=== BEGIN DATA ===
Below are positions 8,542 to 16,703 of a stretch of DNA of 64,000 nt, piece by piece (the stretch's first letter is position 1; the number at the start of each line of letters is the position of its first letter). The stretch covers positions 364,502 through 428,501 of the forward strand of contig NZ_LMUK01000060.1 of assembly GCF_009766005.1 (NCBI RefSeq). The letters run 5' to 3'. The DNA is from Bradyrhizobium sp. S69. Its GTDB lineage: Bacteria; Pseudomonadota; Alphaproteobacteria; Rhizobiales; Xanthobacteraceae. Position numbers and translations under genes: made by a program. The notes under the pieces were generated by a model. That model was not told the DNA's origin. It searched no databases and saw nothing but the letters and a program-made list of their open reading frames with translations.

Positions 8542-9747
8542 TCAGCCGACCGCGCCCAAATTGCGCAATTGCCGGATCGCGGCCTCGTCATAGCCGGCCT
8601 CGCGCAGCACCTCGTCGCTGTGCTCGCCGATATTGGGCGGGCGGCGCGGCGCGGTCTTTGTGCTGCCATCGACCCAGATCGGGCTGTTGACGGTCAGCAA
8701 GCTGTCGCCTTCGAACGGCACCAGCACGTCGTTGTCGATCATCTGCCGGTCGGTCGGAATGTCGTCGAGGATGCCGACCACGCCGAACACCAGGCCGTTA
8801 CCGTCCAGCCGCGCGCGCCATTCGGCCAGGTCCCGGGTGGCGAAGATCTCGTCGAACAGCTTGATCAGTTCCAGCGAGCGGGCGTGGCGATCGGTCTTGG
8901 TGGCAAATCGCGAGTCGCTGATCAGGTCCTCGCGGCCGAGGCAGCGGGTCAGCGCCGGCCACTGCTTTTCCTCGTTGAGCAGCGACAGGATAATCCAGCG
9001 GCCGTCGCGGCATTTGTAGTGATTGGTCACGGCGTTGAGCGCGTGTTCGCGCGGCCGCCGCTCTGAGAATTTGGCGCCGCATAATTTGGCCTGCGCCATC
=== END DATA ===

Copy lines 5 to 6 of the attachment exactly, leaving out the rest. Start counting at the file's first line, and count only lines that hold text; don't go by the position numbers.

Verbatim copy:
8701 GCTGTCGCCTTCGAACGGCACCAGCACGTCGTTGTCGATCATCTGCCGGTCGGTCGGAATGTCGTCGAGGATGCCGACCACGCCGAACACCAGGCCGTTA
8801 CCGTCCAGCCGCGCGCGCCATTCGGCCAGGTCCCGGGTGGCGAAGATCTCGTCGAACAGCTTGATCAGTTCCAGCGAGCGGGCGTGGCGATCGGTCTTGG